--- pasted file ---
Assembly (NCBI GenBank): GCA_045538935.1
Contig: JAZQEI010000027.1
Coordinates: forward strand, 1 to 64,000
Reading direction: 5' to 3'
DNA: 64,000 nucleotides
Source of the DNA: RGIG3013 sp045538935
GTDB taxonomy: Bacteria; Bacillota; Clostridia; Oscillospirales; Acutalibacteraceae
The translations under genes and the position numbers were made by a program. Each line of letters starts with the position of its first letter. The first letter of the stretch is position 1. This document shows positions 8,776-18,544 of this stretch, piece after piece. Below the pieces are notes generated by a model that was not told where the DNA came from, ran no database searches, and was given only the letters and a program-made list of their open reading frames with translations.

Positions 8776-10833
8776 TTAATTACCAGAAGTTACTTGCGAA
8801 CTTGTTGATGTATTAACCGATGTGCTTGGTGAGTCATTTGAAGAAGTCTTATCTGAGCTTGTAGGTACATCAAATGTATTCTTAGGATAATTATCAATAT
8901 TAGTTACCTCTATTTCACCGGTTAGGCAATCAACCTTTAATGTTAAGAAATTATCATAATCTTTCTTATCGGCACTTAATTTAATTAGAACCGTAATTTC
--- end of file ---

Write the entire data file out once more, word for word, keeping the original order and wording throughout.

Assembly (NCBI GenBank): GCA_045538935.1
Contig: JAZQEI010000027.1
Coordinates: forward strand, 1 to 64,000
Reading direction: 5' to 3'
DNA: 64,000 nucleotides
Source of the DNA: RGIG3013 sp045538935
GTDB taxonomy: Bacteria; Bacillota; Clostridia; Oscillospirales; Acutalibacteraceae
The translations under genes and the position numbers were made by a program. Each line of letters starts with the position of its first letter. The first letter of the stretch is position 1. This document shows positions 8,776-18,544 of this stretch, piece after piece. Below the pieces are notes generated by a model that was not told where the DNA came from, ran no database searches, and was given only the letters and a program-made list of their open reading frames with translations.

Positions 8776-10833
8776 TTAATTACCAGAAGTTACTTGCGAA
8801 CTTGTTGATGTATTAACCGATGTGCTTGGTGAGTCATTTGAAGAAGTCTTATCTGAGCTTGTAGGTACATCAAATGTATTCTTAGGATAATTATCAATAT
8901 TAGTTACCTCTATTTCACCGGTTAGGCAATCAACCTTTAATGTTAAGAAATTATCATAATCTTTCTTATCGGCACTTAATTTAATTAGAACCGTAATTTC